Social-emotional and behavioral dysfunction contributes substantially to adverse health outcomes such as obesity, asthma, and cardiovascular disease; poor quality of life; and exponentially increasing health care costs. These conditions often have roots in childhood, when opportunities exist for primary and secondary prevention and early intervention. However, these opportunities are seldom realized for many reasons, including limited attention to behavioral and/or mental health concerns during pediatric and family medicine training programs and the low priority of prevention in the organization and financing of health care in the United States.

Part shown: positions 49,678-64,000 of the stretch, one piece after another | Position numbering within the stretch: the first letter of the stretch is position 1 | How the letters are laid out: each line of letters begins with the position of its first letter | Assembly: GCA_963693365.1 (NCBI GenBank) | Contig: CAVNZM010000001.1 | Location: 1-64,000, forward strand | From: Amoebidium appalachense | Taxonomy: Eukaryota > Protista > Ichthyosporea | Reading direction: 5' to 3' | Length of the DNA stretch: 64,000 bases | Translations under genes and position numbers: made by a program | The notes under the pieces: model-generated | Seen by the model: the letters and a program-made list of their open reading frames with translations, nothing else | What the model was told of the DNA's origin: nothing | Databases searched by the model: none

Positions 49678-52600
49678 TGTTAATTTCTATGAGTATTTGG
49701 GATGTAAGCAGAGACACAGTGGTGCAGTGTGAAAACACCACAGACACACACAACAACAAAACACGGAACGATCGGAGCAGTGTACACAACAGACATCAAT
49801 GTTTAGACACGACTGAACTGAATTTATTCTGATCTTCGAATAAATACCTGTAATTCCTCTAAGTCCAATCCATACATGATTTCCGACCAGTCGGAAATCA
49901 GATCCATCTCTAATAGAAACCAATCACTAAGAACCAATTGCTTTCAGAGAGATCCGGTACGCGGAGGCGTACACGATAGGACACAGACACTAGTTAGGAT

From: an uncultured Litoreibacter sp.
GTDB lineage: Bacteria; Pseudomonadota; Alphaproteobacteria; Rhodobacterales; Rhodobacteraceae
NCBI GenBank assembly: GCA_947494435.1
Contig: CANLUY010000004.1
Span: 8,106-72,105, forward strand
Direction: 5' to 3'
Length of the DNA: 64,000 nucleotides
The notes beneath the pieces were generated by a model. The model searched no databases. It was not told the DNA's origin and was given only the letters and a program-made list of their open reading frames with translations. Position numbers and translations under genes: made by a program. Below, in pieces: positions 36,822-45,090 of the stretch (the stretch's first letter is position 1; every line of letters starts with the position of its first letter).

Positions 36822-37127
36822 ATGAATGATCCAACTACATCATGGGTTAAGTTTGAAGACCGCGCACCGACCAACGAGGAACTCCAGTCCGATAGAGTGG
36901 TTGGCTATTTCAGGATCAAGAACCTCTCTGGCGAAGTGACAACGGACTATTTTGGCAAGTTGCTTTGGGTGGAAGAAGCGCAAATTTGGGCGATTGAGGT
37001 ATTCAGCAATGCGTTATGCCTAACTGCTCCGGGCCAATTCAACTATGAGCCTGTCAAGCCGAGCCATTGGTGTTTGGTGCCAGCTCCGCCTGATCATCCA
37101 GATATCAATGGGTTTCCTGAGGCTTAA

Perrin EC, Leslie LK, Boat T. Parenting as Primary Prevention. JAMA Pediatr. 2016;170(7):637–638. doi:10.1001/jamapediatrics.2016.0225
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